Nov. 23, 2011— -- Arthur Berkowitz was buckled into his aisle seat and ready for take-off on a flight from Anchorage to Philadelphia when a morbidly obese man boarded the airplane at the last minute and headed toward the vacant middle seat which separated Berkowitz and a young exchange student on the otherwise full flight.
"He was very apologetic," Berkowitz, 57, told ABCNews.com. "When he boarded, he said: 'I'm your worst nightmare.'"
Those words turned out to be prophetic for Berkowitz, who said he was forced to stand for most of the seven hour flight, which he took on July 29.
"During takeoff and landing, I was wedged into my seat and unable to belt it," he said. "The man next to meet was resting on top of the seat belt."
Other than takeoff and landing, he said he spent the seven hour flight standing in the aisle and galley area.
Berkowitz said he is speaking out about his ordeal now because he believes US Airways did not properly address his concerns.
"My issue first and foremost is that this was a safety issue," Berkowitz said. "The airlines and regulatory bodies need to have protocol when it comes to this."
He said he brought the problem of his large seatmate to the flight attendants' attention and asked if he could sit in one of their jump seats.
They apologized and said there was nothing they could do and that sitting in their seats was against FAA regulations.
"We have attempted to address this customer's service concerns, but offering increasing amounts of compensation based on a threat of a safety violation isn't really fair – especially when the passenger himself said he didn't follow the crew members' instructions and fasten his seat belt," John McDonald, a US airways spokesperson, told ABCNews.com.
"We realize it is inconvenient, but it is our obligation to be safe," McDonald said.
Despite months' worth of correspondence with the airline, "they felt the matter was closed," Berkowitz said.
He said he brought complaint to the attention of the Department of Transportation and the FAA.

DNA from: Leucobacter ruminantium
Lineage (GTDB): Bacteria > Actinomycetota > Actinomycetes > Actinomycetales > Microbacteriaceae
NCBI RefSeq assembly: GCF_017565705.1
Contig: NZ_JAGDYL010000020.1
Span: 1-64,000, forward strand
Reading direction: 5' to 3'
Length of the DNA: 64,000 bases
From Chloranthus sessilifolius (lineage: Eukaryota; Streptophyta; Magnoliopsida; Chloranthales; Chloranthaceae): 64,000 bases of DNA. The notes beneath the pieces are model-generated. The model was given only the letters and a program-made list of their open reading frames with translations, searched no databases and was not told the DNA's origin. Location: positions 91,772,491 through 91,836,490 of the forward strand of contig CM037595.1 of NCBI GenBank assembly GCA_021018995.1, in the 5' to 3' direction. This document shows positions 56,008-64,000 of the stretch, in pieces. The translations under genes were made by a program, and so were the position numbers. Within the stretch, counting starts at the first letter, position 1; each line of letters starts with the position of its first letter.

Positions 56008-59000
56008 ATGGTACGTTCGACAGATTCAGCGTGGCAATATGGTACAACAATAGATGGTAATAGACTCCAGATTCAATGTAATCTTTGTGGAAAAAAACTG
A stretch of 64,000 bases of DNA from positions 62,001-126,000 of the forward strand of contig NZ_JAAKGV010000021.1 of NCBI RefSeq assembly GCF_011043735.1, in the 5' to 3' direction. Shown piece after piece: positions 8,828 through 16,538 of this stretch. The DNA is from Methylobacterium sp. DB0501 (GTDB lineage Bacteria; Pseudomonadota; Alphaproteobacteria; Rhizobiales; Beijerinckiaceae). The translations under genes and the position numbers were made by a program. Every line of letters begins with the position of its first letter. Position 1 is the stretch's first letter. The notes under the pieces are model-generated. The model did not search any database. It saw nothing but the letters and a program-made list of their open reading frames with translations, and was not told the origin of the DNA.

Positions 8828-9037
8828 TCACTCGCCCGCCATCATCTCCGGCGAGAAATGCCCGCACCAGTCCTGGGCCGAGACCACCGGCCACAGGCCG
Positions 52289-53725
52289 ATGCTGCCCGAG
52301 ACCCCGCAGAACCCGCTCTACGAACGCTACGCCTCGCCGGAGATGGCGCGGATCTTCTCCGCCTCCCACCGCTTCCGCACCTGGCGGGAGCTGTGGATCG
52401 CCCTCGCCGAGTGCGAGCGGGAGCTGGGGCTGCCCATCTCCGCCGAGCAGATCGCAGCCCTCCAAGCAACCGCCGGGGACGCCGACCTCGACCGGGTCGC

"They've done next to nothing other than to acknowledge they received [my letters]," he said.
US Airways, for their part, said they have discussed Berkowitz's complaints with the crew members who were on the flight.
Berkowitz, a frequent flyer, isn't satisfied.
"They say they want to give passengers comfort and convenience," he said. "Well, this is as inconvenient and uncomfortable as you can get."
Consumer advocate Christopher Elliott, who tried to help Berkowitz mediate his complaint, said travelers need to communicate, especially during the busy holiday travel season.
"I deal with hundreds of cases like this on a weekly basis," Elliott said. "If you're stuck in a situation where you can't use your space, talk to the passenger first."
If the direct communication doesn't work, Elliott said passengers should talk to a flight attendant. Above that, they can appeal to the lead purser.
"The final level of appeal on the flight would be to talk to the pilot," Elliott said. "Pilots have the final say."
Beyond that, he recommends passengers immediately put their complaints in writing and submit them to the airline when they land.
"Airlines say they're giving us what we want-- low fares," Elliott said. "But we haven't also asked to be tortured. This is a form of torture."